As such, what is desired is a method and system for further improving the performance of sub-optimal trellis-based tail-biting decoders

BRIEF DESCRIPTION OF THE DRAWINGS

FIGS. 1A, 1B, and 1C illustrate a message with one predetermined field.

FIG. 2 illustrates a message with multiple predetermined fields.

FIG. 3 illustrates a message with a predetermined field and appended with additional bits of a predetermined value at the end of the message.

FIG. 4 is a flow diagram that depicts a way to improve the performance of a Viterbi decoder by using the information about one predetermined field of a message.

FIG. 5 is a flow diagram that depicts a way to improve the performance of a Viterbi decoder by using the information about multiple predetermined fields of a message.

FIG. 6 is a flow diagram that depicts a way to improve the performance of a Viterbi decoder by using the information about one predetermined field of a message which is convolutionally encoded using a zero-padding method.

FIG. 7 is a block diagram of a system in accordance with the techniques described herein.

DETAILED DESCRIPTION

A method and apparatus are described herein for improving the performance of suboptimal trellis-based decoders employing the Viterbi algorithm by incorporating the information about the structure of the messages in the decoding process. These techniques are applicable to all types of trellis-based decoders for tail-biting trellis code.

The methods disclosed herein take advantage of the knowledge about a predetermined field in a message. The information is used either to improve the performance of a decoder or to reduce the complexity of the decoder. The decoder is programmable, i.e., the decoder can decode messages with different types of predetermined fields of various lengths and at various locations.

The method described herein exploits the information about the structure of a message to improve the performance of a trellis-based decoder. One such structure is the control message of communication standards, such as IEEE 802.16 (WiMAX™), which usually includes predetermined fields of known sizes. The bits in a predetermined field are usually set to a predetermined value (e.g. zero).

FIGS. 1A, 1B, and 1C illustrate a message with just one predetermined field. In FIG. 1A, a predetermined field 110 is located at the end of a message while in FIG. 1B a predetermined field 120 is in the middle of a message. At first glance, the messages in FIG. 1A and FIG. 1B seem to have different structures. However, if the fields in the message in FIG. 1B are rotated till the predetermined field 130 is at the end of the message, as shown in FIG. 1C, a person having skills in the art would recognize that the two messages have the same structure.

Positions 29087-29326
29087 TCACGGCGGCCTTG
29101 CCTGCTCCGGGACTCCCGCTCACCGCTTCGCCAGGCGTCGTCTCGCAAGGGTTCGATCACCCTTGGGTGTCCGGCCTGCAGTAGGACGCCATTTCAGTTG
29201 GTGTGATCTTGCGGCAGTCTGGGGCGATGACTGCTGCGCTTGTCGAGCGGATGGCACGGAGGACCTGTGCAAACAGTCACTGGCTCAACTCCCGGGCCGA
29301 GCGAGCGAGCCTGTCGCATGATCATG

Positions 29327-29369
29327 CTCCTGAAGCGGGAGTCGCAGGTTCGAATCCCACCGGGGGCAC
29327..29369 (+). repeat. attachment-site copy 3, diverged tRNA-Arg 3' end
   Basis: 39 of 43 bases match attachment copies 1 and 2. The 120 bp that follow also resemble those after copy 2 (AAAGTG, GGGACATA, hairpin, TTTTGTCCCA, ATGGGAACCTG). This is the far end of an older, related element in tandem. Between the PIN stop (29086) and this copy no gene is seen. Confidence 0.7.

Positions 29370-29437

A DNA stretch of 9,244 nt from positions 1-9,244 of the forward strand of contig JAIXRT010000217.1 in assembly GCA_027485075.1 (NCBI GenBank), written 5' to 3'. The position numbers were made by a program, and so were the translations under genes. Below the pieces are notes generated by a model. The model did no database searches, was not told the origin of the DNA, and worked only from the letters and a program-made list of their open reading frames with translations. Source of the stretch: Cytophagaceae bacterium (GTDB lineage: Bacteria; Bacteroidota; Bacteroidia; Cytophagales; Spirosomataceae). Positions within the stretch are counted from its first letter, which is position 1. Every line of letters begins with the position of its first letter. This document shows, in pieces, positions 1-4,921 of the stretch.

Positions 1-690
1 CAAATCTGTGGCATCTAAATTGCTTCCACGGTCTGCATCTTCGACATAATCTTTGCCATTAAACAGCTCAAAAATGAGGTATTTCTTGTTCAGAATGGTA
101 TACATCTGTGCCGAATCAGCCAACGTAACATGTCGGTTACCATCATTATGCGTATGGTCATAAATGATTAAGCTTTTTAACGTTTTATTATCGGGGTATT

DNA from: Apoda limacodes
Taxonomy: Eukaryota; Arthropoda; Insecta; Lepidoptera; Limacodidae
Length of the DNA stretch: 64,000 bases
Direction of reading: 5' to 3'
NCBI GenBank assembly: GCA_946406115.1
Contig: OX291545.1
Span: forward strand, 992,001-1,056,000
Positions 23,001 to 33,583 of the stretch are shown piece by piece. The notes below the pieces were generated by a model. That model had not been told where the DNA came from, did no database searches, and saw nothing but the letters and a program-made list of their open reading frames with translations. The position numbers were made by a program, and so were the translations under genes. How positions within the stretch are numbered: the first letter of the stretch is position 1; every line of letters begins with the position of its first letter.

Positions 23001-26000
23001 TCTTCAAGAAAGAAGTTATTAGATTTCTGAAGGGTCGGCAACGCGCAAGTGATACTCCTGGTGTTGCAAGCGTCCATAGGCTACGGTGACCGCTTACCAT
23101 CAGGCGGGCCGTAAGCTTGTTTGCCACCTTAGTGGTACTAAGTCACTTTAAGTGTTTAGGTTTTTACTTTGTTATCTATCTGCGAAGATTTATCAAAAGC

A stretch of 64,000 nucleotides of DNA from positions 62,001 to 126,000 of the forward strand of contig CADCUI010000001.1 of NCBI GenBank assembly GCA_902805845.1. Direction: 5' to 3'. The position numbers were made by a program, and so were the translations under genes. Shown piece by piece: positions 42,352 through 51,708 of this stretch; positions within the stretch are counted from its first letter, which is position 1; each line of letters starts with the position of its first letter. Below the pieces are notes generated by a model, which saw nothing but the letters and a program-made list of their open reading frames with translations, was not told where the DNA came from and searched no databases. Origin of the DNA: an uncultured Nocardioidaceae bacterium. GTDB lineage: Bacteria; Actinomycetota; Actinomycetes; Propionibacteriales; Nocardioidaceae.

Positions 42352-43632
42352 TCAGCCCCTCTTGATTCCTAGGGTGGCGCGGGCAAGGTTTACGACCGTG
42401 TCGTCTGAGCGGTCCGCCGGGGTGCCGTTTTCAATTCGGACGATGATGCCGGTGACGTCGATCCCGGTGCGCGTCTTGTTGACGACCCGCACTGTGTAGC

A control message may have multiple predetermined fields at several locations in a message. FIG. 2 illustrates a message with multiple predetermined fields 210 and 220. FIG. 3 illustrates a message having a predetermined field 310 and appended additional bits 320 of a predetermined value at the end of the message.

In a WiMAX wireless communications system, the FCH is convolutionally encoded using tail-biting termination. The encoder has six memory cells, which means that there are 64 possible states. In other words, the starting or terminating state has a probability of 1/64 being in any of the 64 states.

By knowing that there is a 4-bit predetermined field in the FCH, the disclosed method reduces the number of possible states of a trellis-based decoder. Assuming that the reserved bits in the predetermined field are all set to zero, the number of states is reduced to 4. By setting the four reserved bits to zero, the numbers representing the starting and terminating states are multiples of 16. In other words, the starting and terminating states are one or two of the following states—{0, 16, 32, 48}.

The term “the state with reduced uncertainty” (SRU) refers to a set of states that are associated with a predetermined field. The maximum likelihood path passes through one of these states by the end of the predetermined field.

Each SRU is associated with a time instance determined by the location of the predetermined state. The values of the states in an SRU are determined by the values of the bits in predetermined fields. Effectively, the information about each predetermined field reduces the number of states that the maximum likelihood path might pass through at the end of the predetermined field. As a result the probability that the maximum likelihood path passes through one of the states in the SRU increases and thus the uncertainty is reduced.